Author Topic: Auto-Advance Magneto question  (Read 10513 times)

Offline flatdeck

  • Moving Up
  • **
  • Join Date: Jun 2007
  • Posts: 80
  • Karma: 0
Auto-Advance Magneto question
« on: 24.09. 2007 22:26 »
Hi, My 1949 A7 Star Twin has an auto-advance magneto, whether it was original or not I don't know. Last night's game was to get the timing right before trying to balance the carbs. So took off the crankcase cover, took the plugs out and turned the crank over ... I found that holding the auto-advance in the advance position was just a case of pushing the weights apart. When letting go I expected the springs to pull the weights back in quite strongly ... what actually happened was that I let go and the weights stayed where they were. Seems to me that it never gets retarded, which would explain why it is such a PITA to start. The good news is the points seem to be just about right ... So the questions are: should the auto-advance snap back to the retarded position when you let go of the weights? and is the likely cause going to be very tired springs? Have to say the springs don't even look man enough for the job ...  Is there anything else that in there that causes the return to retard?
Cheers,
Dave T
Dave
NZBSAOC
1949 A7 Star Twin
Kent, U.K. then Auckland, N.Z.

Online Brian

  • Wise & Enlightened
  • *
  • Join Date: May 2007
  • Posts: 1699
  • Karma: 40
  • Mt Gambier, South Australia.
Re: Auto-Advance Magneto question
« Reply #1 on: 25.09. 2007 05:36 »
Hi Flatdeck, the weights should return when you let go of them. There is something wrong with yours. They shouldnt "snap'' back but should return easily. As you say your ignition wont be retarded at start up and will probably be at full advance at idle, both situations you want to avoid. These things are quite prone to wear so may well need much more than a couple of new springs. C@D autos in England have the springs, I just bought two sets myself. If you need a new or reconditioned unit the only ones I know about are at SRM in England. There is probably other sources to get one from and maybe someone else on the forum can suggest who to try. To set the timing I have a small piece of wood cut in a wedge that I use to hold the unit at full advance. Hope this is of some help, good luck.

Offline flatdeck

  • Moving Up
  • **
  • Join Date: Jun 2007
  • Posts: 80
  • Karma: 0
Re: Auto-Advance Magneto question
« Reply #2 on: 25.09. 2007 06:11 »
Hi Brian,
Thanks for that. Is it only the springs though that actively try to return the weights? I read somewhere that if the full advance stops are worn away then it could go too far and stick. I don't think mine is as bad as that because it does return smoothly when done manually. If I replace the springs and that does not work I'll be starting to take it apart from that end to investigate, clean and lube it. There is also alot of debate about the pros and cons of replacing it all with something electronic.
Cheers,
Dave
Dave
NZBSAOC
1949 A7 Star Twin
Kent, U.K. then Auckland, N.Z.

Online Brian

  • Wise & Enlightened
  • *
  • Join Date: May 2007
  • Posts: 1699
  • Karma: 40
  • Mt Gambier, South Australia.
Re: Auto-Advance Magneto question
« Reply #3 on: 25.09. 2007 07:32 »
Hi Dave, its just the springs that return the weights. Its the small pins that the weights and the small pieces that the springs connect to that usually wear. I believe there are some forms of electronic set ups available but I am a big fan of magneto's. The first thing I do when I buy a bike is get the magneto rewound, I've been riding these things most of my life and have not had one fail yet. I have had a few generators stop working though and if you have electronic ignition you need a charged battery. I think of it like this, if your engine is a bit worn it may use a bit of oil and rattle a bit, if your carby is worn it may run a bit rough but will still run, if your magneto is crook your bike will be hard to start or may not start at all, as soon as it gets hot it may well stop and not start. So I consider the magneto the most important part. If your advance unit is beyond repair for some reason you could replace it or maybe look for a manual advance set up.   Cheers, Brian.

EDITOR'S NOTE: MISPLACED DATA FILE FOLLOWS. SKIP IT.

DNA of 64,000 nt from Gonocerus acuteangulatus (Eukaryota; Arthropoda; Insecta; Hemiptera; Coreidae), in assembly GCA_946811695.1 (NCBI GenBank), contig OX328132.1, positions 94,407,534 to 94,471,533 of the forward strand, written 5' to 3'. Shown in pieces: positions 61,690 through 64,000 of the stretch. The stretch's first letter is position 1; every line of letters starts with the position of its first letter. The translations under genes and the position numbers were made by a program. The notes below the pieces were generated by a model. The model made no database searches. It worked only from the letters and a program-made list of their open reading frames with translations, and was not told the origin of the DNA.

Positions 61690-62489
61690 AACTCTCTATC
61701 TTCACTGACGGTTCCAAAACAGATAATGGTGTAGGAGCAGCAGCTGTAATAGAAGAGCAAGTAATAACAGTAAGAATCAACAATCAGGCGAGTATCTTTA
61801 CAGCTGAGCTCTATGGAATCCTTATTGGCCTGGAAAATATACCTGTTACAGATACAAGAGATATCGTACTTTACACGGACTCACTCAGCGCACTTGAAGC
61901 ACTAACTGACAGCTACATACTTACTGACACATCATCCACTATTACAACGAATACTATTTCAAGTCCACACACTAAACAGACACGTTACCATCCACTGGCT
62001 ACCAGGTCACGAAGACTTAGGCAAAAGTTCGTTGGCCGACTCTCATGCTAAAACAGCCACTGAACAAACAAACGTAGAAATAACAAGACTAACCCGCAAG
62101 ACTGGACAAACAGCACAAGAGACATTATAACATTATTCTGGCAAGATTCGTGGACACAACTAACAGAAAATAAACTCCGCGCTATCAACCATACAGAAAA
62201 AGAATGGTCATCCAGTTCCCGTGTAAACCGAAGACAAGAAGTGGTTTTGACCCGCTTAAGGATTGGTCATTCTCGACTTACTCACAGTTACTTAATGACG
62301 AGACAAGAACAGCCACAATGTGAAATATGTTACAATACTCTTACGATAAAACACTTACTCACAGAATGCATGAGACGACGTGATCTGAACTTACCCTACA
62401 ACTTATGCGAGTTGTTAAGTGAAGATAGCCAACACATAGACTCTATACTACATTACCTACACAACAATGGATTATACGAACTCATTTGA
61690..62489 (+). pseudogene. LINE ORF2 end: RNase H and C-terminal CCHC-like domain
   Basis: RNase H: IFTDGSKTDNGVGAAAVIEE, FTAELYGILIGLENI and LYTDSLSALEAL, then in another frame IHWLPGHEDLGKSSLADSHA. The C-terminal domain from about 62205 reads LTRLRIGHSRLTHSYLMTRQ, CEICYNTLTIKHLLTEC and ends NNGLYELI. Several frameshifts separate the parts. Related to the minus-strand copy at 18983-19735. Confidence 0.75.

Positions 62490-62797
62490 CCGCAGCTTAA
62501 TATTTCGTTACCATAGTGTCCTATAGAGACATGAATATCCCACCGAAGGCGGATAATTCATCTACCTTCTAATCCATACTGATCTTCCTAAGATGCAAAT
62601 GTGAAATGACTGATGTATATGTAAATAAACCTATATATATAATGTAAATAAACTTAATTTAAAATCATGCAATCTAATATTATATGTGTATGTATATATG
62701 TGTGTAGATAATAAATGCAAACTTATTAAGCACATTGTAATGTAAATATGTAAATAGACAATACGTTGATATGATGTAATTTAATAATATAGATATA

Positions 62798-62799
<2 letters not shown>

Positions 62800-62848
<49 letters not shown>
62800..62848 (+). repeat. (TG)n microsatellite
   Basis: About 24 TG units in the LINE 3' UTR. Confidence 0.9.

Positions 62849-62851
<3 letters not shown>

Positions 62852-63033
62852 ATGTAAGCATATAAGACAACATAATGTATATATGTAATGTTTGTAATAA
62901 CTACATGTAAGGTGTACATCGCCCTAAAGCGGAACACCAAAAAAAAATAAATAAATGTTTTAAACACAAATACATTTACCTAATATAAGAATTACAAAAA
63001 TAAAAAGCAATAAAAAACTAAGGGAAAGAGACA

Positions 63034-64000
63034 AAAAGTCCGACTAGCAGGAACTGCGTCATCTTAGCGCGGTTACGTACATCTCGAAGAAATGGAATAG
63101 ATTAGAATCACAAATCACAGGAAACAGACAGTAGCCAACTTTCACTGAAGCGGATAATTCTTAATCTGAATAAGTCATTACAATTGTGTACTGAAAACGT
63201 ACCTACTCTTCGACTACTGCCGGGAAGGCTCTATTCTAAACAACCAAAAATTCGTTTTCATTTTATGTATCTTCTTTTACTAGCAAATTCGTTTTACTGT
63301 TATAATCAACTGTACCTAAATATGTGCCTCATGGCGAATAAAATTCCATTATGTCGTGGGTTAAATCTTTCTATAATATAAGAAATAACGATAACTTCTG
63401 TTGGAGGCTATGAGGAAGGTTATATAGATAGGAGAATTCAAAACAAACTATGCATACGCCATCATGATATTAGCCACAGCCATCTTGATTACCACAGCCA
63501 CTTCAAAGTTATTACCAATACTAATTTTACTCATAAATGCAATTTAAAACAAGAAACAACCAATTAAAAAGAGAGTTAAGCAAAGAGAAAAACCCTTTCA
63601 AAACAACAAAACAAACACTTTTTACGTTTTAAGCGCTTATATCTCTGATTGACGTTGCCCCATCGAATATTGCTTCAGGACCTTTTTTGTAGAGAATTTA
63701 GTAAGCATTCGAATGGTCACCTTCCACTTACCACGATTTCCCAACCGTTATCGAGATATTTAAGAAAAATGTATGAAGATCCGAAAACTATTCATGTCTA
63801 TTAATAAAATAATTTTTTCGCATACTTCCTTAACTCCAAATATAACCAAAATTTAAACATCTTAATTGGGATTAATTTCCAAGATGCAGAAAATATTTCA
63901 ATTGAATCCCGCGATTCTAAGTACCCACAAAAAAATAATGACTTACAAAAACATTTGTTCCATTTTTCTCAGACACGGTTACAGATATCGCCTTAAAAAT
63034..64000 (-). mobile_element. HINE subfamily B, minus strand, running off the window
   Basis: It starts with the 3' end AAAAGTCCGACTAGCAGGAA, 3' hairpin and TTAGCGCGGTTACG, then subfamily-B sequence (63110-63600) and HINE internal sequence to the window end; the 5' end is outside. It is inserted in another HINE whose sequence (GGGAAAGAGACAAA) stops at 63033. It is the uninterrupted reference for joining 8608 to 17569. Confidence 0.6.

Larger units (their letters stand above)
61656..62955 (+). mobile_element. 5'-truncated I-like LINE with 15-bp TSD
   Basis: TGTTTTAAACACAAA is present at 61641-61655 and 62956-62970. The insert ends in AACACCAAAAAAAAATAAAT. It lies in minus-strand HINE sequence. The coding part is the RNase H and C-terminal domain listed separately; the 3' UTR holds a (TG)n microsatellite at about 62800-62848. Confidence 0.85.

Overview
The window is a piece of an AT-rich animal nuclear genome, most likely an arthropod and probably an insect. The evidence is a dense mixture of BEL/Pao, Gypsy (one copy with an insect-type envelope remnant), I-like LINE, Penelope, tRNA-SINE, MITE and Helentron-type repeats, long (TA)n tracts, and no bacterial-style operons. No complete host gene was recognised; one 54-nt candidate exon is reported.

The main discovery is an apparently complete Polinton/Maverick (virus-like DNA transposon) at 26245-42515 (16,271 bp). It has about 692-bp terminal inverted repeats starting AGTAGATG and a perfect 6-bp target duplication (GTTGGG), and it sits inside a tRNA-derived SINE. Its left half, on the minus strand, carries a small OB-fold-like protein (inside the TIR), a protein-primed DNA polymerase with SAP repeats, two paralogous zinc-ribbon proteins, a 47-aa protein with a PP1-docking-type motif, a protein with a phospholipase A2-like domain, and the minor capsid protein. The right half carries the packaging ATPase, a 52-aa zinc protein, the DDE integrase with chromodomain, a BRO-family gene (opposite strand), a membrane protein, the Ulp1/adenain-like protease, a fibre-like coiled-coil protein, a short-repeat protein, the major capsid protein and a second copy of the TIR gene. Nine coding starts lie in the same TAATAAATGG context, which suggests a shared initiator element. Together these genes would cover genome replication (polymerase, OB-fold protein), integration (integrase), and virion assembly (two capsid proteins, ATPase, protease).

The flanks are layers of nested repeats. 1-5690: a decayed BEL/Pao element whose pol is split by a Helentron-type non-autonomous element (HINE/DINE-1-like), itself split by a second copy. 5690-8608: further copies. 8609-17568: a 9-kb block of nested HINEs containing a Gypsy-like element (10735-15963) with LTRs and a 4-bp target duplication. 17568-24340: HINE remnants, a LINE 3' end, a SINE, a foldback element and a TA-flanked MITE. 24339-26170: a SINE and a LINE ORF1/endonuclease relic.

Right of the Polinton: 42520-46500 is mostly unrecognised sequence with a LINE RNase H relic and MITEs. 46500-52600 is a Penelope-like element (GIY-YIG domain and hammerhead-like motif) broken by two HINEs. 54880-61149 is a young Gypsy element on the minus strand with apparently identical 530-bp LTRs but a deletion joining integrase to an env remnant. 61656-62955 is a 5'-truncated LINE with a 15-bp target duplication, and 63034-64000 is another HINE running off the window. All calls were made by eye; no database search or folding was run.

Offline fido

  • Zala County, Hungary
  • Resident Legend
  • *****
  • Join Date: Aug 2006
  • Posts: 677
  • Karma: 8
Re: Auto-Advance Magneto question
« Reply #4 on: 25.09. 2007 07:59 »
I would also recommend getting a manual advance magneto and plain pinion without the auto advance. Other sporty models like the A7SS had manual advance so it would make sense on the Star Twin. If you take the springs off the weights should flop about easily, if there is resistance to movement you will probably find the pivots have rusted.

Offline flatdeck

  • Moving Up
  • **
  • Join Date: Jun 2007
  • Posts: 80
  • Karma: 0
Re: Auto-Advance Magneto question
« Reply #5 on: 25.09. 2007 21:57 »
Had both ends apart last night to understand how it all fits together. Cleaned it all up. One tooth of the fibre gear missing. Cleaned and oiled the cam ring. Put it all back together. Tested that the advance unit returned on the spring ... and it did ! Turned the engine on the crank and tested it a few times. Seems to be working. Balancing the carbs next ... Thanks guys.
Dave
NZBSAOC
1949 A7 Star Twin
Kent, U.K. then Auckland, N.Z.

Online groily

  • Wise & Enlightened
  • *
  • Join Date: Jul 2007
  • Posts: 1045
  • Karma: 17
    • www.brightsparkmagnetos.com
Re: Auto-Advance Magneto question
« Reply #6 on: 25.09. 2007 23:23 »
Hi Flatdeck,